PARK CITY — As the Summit County Attorney's Office prepares to file formal charges against a former football player accused of killing his wife in a Park City hotel room, the family of Keri "KC" McClanahan is preparing to take her body home.
Heather Gauf flew into Park City Sunday "to bring KC home," she said on a GoFundMe account created to help pay for funeral expenses and to transport her sister's body.
"I just wanted people to know what an amazing woman she was," Gauf told "Good Morning America."
On Thursday, McClanahan, 28, was found dead inside a room at the Park Regency Resort, 1710 Prospector Ave. She was stabbed several times in the neck, according to police.
"Initial reaction was shock and disbelief. We definitely as a family have mourned her loss. I want justice for my sister," Gauf told the TV news show.
Park City police have named her husband, former professional football player Anthony McClanahan, as the primary suspect. No formal charges have been filed against him in the homicide investigation as of Monday.
Family members say KC Gauf McClanahan "was well-known for her beautiful smile. Even when she was having a bad day she still had a smile on her face. She was a loving mother of two beautiful children. KC loved helping people as much as she could."
Gauf said her sister recently returned from Puerto Rico and Texas where she helped those affected by the recent hurricanes.
"RIP KC. I had the honor to have you in my house a few months back because she came on a 'mission to help Puerto Rico,'" one man posted on Facebook. "KC you will always be remembered the little time we knew you — you won our hearts and the hearts of the Puerto Rican people. You are a HERO."
Anthony McClanahan also accompanied her on several humanitarian trips. He had an active presence on social media and ran a business called 41Sports, which touts itself as "helping people through boot camp training, adventure training, and private training programs."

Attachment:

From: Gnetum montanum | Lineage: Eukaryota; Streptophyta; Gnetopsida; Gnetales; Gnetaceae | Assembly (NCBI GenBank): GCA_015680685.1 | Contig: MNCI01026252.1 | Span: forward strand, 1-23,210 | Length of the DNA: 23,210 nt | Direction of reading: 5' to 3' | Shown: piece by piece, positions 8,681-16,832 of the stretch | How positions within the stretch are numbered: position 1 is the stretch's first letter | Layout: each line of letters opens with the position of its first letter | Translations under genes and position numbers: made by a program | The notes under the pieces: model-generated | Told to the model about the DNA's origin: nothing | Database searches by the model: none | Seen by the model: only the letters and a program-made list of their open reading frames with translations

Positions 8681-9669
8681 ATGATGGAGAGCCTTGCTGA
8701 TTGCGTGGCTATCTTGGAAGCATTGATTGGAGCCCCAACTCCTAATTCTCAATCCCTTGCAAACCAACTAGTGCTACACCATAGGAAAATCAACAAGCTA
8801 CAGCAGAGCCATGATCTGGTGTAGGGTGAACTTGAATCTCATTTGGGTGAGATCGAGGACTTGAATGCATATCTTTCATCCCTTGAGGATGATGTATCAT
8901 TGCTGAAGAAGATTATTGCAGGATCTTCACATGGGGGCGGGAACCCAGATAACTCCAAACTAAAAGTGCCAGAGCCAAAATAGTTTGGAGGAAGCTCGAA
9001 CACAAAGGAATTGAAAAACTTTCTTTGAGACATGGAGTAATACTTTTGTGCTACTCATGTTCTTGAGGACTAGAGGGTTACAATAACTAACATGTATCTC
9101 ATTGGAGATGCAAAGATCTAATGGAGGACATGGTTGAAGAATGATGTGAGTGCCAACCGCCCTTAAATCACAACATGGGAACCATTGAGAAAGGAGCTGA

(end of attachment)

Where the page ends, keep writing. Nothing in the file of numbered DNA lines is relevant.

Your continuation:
On Monday, the 41Sports website simply stated: "This website is in memory of 'KC' Gauf."
Anthony and KC McClanahan were married in January. They later moved to Arizona where friends on social media say allegations of abuse surfaced.
In October, Anthony McClanahan allegedly kidnapped his son from a previous relationship. He was charged in 3rd District Court on Friday with child kidnapping, a first-degree felony, stemming from the custody dispute.
McClanahan picked up his son from school in Maricopa County, Arizona, on Oct. 3 and refused to give him back to the boy's mother, according to the charges. Police in Las Vegas located McClanahan and the boy the next day, but charging documents allege McClanahan wouldn't release the boy to them.
McClanahan and the boy were later located in Salt Lake City and McClanahan was arrested Oct. 12 in a joint effort by Unified police and Phoenix police. The boy was returned to his mother.
In requesting that McClanahan be held without bail as police investigate KC McClanahan's death, Park City Police Lt. Darwin Little noted in the charges that not only is McClanahan suspected of the homicide involving domestic violence, but "multiple individuals known to the defendant … now fear for their safety," including the mother and her 3-year-old boy.